Casual Teaching Positions

It is very common for a person who has just finished their PhD to end up doing some casual teaching or casual research assistant work. This is usually an intermediate step while you bide your time for the dream job (or at least a job) to come your way. This is a crucial point in your career, and a great deal hangs on how you handle this period. It can be a fun time, with the saga of the PhD thesis behind you, the opportunity to enjoy some teaching, and eventually getting to write "Dr" before your name. But it can also be a very stressful period: waiting on PhD results and often needing to carry out revisions to the thesis, waiting for journals to get back to you with word on the papers you've sent off, teaching a bunch of courses on subjects you're not altogether familiar with, worrying about your future, and trying to make ends meet. The most important thing is to make sure your research does not get lost in all of this. A common mistake made in this period is to spend all your time and energy on other things (e.g., teaching) and letting the research slide. This is perfectly understandable, but a mistake all the same. Make sure you allocate at least one day per week to research and don't let anything interfere with your research time. Don't think that your department or your supervisor will take care of you if you simply hang around long enough. With the best will in the world, a department cannot hire a philosopher who is considered a research liability. It doesn't matter how nice a person you are, how good a teacher you are, or how much faithful service you've given to the department in question, if a position opens up, it will go to the best person for the job. You need to make sure that you are that person and this, in part, means keeping up your research profile.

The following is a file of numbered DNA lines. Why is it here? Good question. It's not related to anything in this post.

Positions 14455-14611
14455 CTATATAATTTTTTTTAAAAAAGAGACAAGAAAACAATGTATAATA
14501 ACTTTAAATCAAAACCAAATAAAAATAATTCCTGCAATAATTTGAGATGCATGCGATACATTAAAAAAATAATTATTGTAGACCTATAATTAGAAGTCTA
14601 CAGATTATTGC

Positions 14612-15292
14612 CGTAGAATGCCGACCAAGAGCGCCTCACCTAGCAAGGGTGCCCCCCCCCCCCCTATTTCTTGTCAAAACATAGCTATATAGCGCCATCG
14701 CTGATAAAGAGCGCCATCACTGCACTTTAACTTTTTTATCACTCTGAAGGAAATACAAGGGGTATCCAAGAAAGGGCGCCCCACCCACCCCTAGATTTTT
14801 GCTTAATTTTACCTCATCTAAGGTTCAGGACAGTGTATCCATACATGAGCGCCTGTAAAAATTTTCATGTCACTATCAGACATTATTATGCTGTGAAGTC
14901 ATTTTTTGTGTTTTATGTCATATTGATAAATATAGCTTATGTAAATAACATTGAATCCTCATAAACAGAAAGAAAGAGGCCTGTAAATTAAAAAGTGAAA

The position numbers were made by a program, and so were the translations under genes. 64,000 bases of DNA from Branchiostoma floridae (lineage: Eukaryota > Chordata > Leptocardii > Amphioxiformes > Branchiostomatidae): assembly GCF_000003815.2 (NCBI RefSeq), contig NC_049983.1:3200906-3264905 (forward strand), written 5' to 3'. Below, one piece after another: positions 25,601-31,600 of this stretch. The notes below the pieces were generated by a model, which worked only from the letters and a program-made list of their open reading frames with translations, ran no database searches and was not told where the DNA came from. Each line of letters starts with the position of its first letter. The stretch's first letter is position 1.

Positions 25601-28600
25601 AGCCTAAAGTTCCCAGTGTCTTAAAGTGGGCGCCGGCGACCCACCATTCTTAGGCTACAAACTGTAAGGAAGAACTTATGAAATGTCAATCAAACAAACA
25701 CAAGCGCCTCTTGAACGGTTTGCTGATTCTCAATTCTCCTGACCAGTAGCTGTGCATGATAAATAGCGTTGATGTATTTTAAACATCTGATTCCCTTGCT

It is not uncommon to find yourself doing casual work for a year or so, but sometimes it goes on longer. If this happens, you need to make some decisions. Assuming that you don't want (or can't afford) the casual-teaching period to continue indefinitely, you need to decide when to pack it in. It might be worth seeking some frank advice from your PhD advisor or head of department about your job prospects. (But if you are really committed to an academic career, don't pack it in too early and don't be too easily discouraged.) You might set yourself a deadline: get an academic job by some prespecified time or else look further afield. Even then the game might not be over. Although it is perhaps better for your academic prospects if you are associated with a university, it is not essential. You might, for instance, take another, better-paying job in place of the casual teaching positions. So long as you keep publishing, you may still secure an academic position a little further down the track. But in my experience, cases where good philosophers cannot break out of the casual-teaching cycle are uncommon, so hang in there!

Levels and Rates of Pay

General Tips

Some Useful Links


Last updated: 3 March 2020 © Mark Colyvan 2007–2020